Sponsored By

Cataclismo shows how devs can be inspired by their home regions

The gorgeous-looking strategy game/city-builder from Digital Sun owes a lot to the castles of Castile in Spain.

Bryant Francis, Senior Editor

May 2, 2024

4 Min Read
Key art from Cataclismo. A masked woman and two archers stand in front of a fantasy castle.
Image via Digital Sun.

At a Glance

  • Digital Sun Games' upcoming game Castilo is a major visual and genre shift for the studio that made Moonlighter.
  • At the heart of the game is the art of building beautiful—but functional—castles to fend off hordes of monsters.
  • The castle-laden landscape of Castile, Spain was a subtle influence on the game's art direction.

Digital Sun Games' Cataclismo is looking like it will be a gorgeous game. It's a hybrid city-builder/real-time strategy title that takes gameplay inspirations from Lego bricks, Warcraft III, and Age of Empires II. In the game, players are tasked with fending off hordes of monsters in a fantasy world by building multilayered castles manned by soldiers wielding an array of otherworldly weapons.

It's a notable genre shift for the studio which broke big in 2018 with Moonlighter, a shopkeeping-themed action role-playing game. According to creative director Vicent Ramirez and CEO Javi Giménez, the genre-and-gameplay switch came from developers on the team, who wanted to stretch beyond the top-down RPG format.

But peer closer, and you might see another subtle influence on Cataclismo. Digital Sun is based in Valencia, a city in Spain's Castile region, whose name literally means "land of castles." Ramirez and Giménez were game to discuss how the architecture of their immediate surroundings influenced them, and what being cognizant of that connection can mean for creativity in game development.

Castle construction is at the core of Cataclismo

Plenty of tower defense-adjacent games like Cataclismo will lean on the aesthetic of medieval fortifications to fuel their design, but the Digital Sun team's fascination with the classic fortress structure drips all the way down into the game design. Giménez said that the goal is for players to naturally build "beautiful" castles that don't have to trade off functionality for form when enemies storm the gates.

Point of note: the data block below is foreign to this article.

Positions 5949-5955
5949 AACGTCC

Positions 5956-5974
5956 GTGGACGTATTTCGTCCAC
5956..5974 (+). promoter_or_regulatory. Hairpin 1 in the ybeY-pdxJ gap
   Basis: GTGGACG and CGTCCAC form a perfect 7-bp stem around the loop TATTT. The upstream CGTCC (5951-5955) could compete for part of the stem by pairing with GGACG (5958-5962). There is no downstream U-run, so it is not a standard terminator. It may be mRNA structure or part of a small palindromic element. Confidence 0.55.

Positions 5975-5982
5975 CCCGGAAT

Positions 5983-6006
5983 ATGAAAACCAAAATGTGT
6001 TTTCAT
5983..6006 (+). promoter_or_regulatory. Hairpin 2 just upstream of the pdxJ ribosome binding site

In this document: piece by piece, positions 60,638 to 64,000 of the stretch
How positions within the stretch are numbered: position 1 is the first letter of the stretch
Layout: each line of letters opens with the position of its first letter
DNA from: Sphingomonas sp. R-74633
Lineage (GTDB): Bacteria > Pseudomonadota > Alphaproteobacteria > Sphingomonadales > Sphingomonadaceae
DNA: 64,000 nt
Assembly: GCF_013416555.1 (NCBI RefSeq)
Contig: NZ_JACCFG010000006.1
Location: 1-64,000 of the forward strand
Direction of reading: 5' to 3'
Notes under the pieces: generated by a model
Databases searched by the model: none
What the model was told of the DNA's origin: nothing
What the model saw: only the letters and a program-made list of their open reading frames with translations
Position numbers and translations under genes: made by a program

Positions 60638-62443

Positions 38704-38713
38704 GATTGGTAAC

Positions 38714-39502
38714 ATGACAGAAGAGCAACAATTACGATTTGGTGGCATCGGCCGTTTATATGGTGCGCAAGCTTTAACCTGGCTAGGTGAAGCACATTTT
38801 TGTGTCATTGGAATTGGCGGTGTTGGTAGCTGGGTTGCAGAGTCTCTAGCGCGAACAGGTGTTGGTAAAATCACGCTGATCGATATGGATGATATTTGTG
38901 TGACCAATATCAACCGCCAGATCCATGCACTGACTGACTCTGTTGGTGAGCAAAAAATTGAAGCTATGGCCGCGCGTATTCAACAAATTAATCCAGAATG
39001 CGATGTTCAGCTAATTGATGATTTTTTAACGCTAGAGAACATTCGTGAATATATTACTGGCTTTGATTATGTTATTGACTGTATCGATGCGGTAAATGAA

That's a harder needle to thread when castle construction gets as modular as it does here. Ramirez said the building system is inspired by the act of snapping Lego bricks together, and players are given the chance to fine-tune the shape of their buildings. The feature will be deep enough to support a monster-free "creative" mode.

A screenshot from Cataclismo. Monsters swarm a fantasy castle.

Early versions of the system possessed a problem many designers can relate to. Players would drift into one of two groups: those who enjoyed building beautiful castles, and those who ignored the aesthetics of their base to build the most efficient monster-killing operations.

In other games that's a feature, not a bug. There's a valid fantasy in rewarding players who make specific tradeoffs to access power. But that wasn't what Digital Sun wanted. The next step in designing the castle-building gameplay was to merge those two playstyles, so players focusing on either aspect of basebuilding would make something useful in gameplay.

Letting the two player goals sit so far apart also conflicted with the very idea of why castles are so appealing. "Real castles look good because they are also useful in battle," Giménez deadpanned.

As he said—turrets, arrow slits, moats, gates, concentric baileys, layered courtyards, and other practical features of real-world castles are what draws the human eye to them.

But castles don't look the same from country to country—and it's here that the castles of Castile creep into the visual style of Cataclismo.

Art is shaped by the world around you

Ramirez explained that as Digital Sun developed the visual style of Cataclismo, there wasn't a goal to recreate Spanish medieval architecture. It's a fantasy game in a fantasy world, so that opened more doors for how art and gameplay could work hand-in-hand.

But then one of the game's artists—who originally hails from Russia—walked into the studio one day and exclaimed "all the architecture in Cataclismo is the architecture in Valencia."

"It's quite unconscious for us," Ramirez said. He and Giménez agreed that the similarities just had to do with the fact that when you're making a castle making game in a region filled with castles, they're going to worm their way inside your minds.

There're lessons to draw from that—the first and obvious one being that because Cataclismo has such a unique set of inspirations, it has a more eye-catching look. But the second is that our surroundings in game development have an unconscious influence on us, and can shape decisions in our games.

Becoming conscious of those influences can be an opportunity to either lean into what makes our surrounding environments unique, or reveal what needs to change about a game. We've heard developers speak on this topic a few times, one notable example being Insomniac Games' reworking of the Sunset Overdrive city to look less like Burbank, California and more like a fictional "San FranTokyo"

So if you're reading this—pop outside and look at the world around you. Does your game look like that world? Does it need to look more like it? Or less?

That's your call. But as Cataclismo shows, there's plenty to learn once you make that analysis for yourself.

About the Author(s)

Bryant Francis

Senior Editor, GameDeveloper.com

Bryant Francis is a writer, journalist, and narrative designer based in Boston, MA. He currently writes for Game Developer, a leading B2B publication for the video game industry. His credits include Proxy Studios' upcoming 4X strategy game Zephon and Amplitude Studio's 2017 game Endless Space 2.

Daily news, dev blogs, and stories from Game Developer straight to your inbox

You May Also Like